The Sporting South

Angling for Art

By Heather RichieThe Sporting SouthApril 21, 2015

You’ve likely seen nineteenth-century sporting artist Samuel Kilbourne’s work, even if you’ve never heard of him. Leaping Brook Trout graced the cover of the Orvis catalog for nearly twenty years, and still conjures the iconic brand.

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The Masters by the Numbers

By Elizabeth HutchisonThe Sporting SouthApril 9, 2015

If the neighborhoods surrounding G&G’s Charleston offices are any indication, the famous azaleas over at Augusta National should be peaking right as the Masters practice rounds come to a close and golf’s biggest names tee off for tournament play. But the florescent pink flowers (and those pro athletes) are only part of the allure. Like Wimbledon and the Kentucky Derby, the Masters is built on tradition, and that means lots of history and plenty of quirks. Below, we run down a bit of both, by the numbers…

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Advice From a Master Angler

By CJ LotzThe Sporting SouthApril 7, 2015

After more than seven decades, most of them spent with a rod in his hand, Charles Gaines has learned the most difficult fishing lesson of them all—to slow down and enjoy it. The Birmingham, Alabama-based author’s latest book, Waters Far and Near: Tales of Angling Misadventure Around the World, is available today. Here, he shares more wisdom—about bonefishing in Cuba, Florida’s Forgotten Coast, and life on and off the water.

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Guide to the Southeastern Wildlife Expo

By Elizabeth HutchisonThe Sporting SouthJanuary 30, 2015

Each February, we watch from our office windows in Charleston as the big white tents go up across the street in Marion Square. For three days (February 13-15), the annual Southeastern Wildlife Exposition is as close to an outdoorsman’s paradise as you’ll find this side of a duck blind. There are birds-of-prey demos, fly-casting classes, decoy carvers, duck call makers, wild game cooking lessons, art shows, guides, gear, book signings, lectures, fine gun shops, shopping, dining, and drinking. And dogs—lots and lots of good dogs. Working your way through that kind of lineup is a pretty daunting task, so we went ahead and did it for you.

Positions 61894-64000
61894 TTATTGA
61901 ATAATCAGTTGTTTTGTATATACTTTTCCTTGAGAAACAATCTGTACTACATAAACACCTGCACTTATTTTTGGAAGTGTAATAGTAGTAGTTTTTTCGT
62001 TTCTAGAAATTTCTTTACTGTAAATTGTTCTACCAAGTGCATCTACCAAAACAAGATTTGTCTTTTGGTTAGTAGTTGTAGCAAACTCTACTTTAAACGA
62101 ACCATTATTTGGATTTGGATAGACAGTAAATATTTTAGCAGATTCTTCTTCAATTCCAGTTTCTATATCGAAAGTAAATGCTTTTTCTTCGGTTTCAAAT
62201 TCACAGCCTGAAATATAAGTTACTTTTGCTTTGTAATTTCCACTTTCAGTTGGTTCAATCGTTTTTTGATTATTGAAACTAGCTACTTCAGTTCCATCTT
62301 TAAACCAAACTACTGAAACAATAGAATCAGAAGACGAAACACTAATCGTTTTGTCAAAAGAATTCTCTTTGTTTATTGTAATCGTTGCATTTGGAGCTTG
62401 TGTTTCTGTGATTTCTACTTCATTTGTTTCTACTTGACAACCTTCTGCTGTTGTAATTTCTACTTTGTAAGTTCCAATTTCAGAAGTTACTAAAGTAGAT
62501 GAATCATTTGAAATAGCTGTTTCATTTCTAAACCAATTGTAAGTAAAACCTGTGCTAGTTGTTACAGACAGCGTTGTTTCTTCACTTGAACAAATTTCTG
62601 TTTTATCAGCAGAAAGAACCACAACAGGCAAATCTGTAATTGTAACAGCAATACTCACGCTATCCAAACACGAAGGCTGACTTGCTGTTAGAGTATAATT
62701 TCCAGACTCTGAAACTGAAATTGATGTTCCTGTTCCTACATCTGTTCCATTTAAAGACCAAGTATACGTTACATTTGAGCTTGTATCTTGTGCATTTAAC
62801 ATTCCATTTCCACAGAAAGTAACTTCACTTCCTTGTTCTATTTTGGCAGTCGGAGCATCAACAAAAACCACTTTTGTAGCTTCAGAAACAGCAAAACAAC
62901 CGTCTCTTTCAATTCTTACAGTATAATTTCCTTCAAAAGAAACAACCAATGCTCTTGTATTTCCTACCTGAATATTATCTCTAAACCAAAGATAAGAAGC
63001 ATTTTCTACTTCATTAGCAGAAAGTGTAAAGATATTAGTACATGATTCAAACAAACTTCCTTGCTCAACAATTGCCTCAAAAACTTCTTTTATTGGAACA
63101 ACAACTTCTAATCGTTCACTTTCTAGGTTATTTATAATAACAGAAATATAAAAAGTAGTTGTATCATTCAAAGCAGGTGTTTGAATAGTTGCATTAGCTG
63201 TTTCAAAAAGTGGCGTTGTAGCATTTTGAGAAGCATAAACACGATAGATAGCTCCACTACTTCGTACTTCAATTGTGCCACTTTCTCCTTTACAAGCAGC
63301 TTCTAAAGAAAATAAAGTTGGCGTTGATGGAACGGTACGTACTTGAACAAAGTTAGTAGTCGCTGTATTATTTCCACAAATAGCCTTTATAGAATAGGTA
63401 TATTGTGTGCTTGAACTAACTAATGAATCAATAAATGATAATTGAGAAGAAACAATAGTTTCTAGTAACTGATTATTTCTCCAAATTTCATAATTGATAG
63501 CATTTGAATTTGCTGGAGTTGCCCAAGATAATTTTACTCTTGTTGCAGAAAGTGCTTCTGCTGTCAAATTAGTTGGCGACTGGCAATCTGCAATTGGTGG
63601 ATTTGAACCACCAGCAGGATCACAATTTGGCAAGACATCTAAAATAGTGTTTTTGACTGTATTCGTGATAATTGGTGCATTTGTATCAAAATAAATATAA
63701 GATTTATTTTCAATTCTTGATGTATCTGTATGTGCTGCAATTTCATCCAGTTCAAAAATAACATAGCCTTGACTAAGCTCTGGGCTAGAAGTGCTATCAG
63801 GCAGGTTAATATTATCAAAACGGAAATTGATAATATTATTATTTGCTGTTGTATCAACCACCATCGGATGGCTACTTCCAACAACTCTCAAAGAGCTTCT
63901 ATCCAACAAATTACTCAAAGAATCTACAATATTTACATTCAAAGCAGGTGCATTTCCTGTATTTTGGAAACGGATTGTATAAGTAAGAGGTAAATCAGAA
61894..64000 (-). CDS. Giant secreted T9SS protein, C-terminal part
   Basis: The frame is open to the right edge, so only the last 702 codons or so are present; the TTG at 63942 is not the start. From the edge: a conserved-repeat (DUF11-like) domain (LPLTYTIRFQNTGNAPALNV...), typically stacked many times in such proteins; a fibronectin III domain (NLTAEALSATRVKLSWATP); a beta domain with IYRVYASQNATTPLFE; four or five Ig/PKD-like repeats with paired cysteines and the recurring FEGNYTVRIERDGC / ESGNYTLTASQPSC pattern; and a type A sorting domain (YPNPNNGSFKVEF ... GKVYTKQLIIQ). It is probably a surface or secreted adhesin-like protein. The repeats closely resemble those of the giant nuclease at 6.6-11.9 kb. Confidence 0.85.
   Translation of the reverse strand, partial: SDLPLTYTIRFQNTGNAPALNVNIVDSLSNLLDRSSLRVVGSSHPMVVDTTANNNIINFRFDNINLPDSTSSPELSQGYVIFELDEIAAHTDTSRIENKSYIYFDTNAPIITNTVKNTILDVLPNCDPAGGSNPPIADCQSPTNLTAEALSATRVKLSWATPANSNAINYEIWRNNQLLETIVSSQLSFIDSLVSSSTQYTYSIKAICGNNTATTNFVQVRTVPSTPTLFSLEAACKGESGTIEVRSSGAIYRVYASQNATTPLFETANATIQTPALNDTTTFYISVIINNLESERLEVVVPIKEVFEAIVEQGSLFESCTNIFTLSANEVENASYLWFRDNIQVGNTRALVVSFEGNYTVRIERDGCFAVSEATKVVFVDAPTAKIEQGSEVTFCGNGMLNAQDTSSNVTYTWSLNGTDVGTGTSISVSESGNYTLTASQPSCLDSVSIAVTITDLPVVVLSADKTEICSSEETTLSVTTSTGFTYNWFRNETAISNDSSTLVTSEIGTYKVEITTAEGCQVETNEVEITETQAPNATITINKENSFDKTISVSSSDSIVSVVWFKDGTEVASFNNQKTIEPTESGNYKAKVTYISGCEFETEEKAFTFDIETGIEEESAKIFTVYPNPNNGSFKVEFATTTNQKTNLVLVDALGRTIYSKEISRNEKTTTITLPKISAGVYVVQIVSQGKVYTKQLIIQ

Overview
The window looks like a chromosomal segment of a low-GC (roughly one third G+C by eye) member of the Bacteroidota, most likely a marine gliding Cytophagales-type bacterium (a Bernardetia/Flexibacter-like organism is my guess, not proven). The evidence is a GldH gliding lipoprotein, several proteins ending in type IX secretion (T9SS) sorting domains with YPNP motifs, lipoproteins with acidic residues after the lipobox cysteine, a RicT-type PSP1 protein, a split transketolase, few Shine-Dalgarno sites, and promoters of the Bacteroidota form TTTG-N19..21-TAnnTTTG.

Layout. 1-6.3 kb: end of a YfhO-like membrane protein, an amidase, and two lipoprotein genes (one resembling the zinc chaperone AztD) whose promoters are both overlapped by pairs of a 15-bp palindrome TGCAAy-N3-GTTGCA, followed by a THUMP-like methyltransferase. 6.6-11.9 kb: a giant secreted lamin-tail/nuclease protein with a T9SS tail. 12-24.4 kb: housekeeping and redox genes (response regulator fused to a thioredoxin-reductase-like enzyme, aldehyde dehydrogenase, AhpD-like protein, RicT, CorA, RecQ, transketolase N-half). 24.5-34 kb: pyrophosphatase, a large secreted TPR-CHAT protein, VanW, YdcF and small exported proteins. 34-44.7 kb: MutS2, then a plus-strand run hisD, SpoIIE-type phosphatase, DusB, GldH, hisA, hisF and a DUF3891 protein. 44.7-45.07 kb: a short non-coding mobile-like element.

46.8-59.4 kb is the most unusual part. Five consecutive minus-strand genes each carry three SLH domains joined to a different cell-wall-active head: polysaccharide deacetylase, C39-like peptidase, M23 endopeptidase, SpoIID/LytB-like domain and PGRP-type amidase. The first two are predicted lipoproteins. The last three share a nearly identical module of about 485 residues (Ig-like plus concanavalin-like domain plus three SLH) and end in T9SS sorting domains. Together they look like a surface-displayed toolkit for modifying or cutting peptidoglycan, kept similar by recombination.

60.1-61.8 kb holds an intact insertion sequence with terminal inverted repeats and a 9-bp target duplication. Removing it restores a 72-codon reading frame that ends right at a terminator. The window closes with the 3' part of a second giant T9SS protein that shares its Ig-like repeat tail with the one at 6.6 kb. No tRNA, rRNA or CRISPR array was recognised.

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Field Report: New Shotguns at SHOT Show

By Irwin GreensteinThe Sporting SouthJanuary 29, 2015

The SHOT Show, held January 20-23 in Las Vegas, is like candyland for hunters and firearms aficionados, with 12½ miles of aisles hosting some 1,600 exhibitors for industry folks and a few lucky journalists, it’s the place to see and test new guns, including a number of new shotguns for field and clays. These were a few of my favorites:

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Women in the Field Weekend

By Elizabeth HutchisonThe Sporting SouthJanuary 9, 2015

When you start planning this year’s girls’ weekend, put Sea Island on the short list. But instead of holing up at the Cloister spa, book a bunk at the resort’s Broadfield Sporting Club & Lodge. Through the end of March, the historic hunt club—located on 5,800 acres of pristine Georgia coastline—will host a handful of Women vs. Wild weekends, upon request. The three-night adventures are open to experienced outdoorswomen and novices alike. The guest cabin and pool house can accommodate up to six in five-star comfort.

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One Man's Plea for Oysters Less Shriveled

By Doug CuttingThe Sporting SouthJanuary 8, 2015

I’ve clearly gotten saltier over time. With the carefree gypsy years behind me and the vast, child-rearing void in front, I’m a good bit more set in my ways. No need to impress a girlfriend or a bunch of college dudes by pretending to like things. No time for mean people or liars. And absolutely no patience for overcooked oysters.

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Where to Shoot Helice

By CJ LotzThe Sporting SouthOctober 30, 2014

The Southern sporting world’s new-kid-on-the-block is a shotgun sport with European roots called helice. Also known as ZZ, winged helice targets spin and dip erratically like live birds when propelled out of a launcher.

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Casting Against Cancer

By Elizabeth HutchisonThe Sporting SouthOctober 16, 2014

What do fly-fishing and breast cancer have to do with one another? For Dr. Benita Walton, a breast reconstructive surgeon and avid angler, the rhythmic overhand motion of casting seemed similar to the exercises she was prescribing patients after surgery and radiation. As she pondered the connection, she realized that, combined with the meditative nature of the sport, a weekend spent on the water alongside other women experiencing similar physical and emotional challenges related to breast cancer might offer better medicine than any script she could write.

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Masters Week: 10 Things to Do in Augusta

By Elizabeth HutchisonThe Sporting SouthApril 8, 2014

Every year, come early April, the golf world’s elite descend on Augusta, Georgia. The population nearly doubles. The airstrip at Daniel Field is choked with private jets. More pimento cheese sandwiches are consumed at Augusta National during the Masters than on Memorial Day and the Fourth of July combined—or so it seems. And thousands of instagramable moments go undocumented (lest you make the unforgivable mistake of bringing your cell phone onto the venerable course). But whether you’ve managed to score Masters tickets or not, there’s plenty of entertainment to be found in the tournament’s host city. In a town this size, you don’t need a perch at Amen Corner to see your favorite pro up close; you’re just as likely to run into him at dinner or the local dive.

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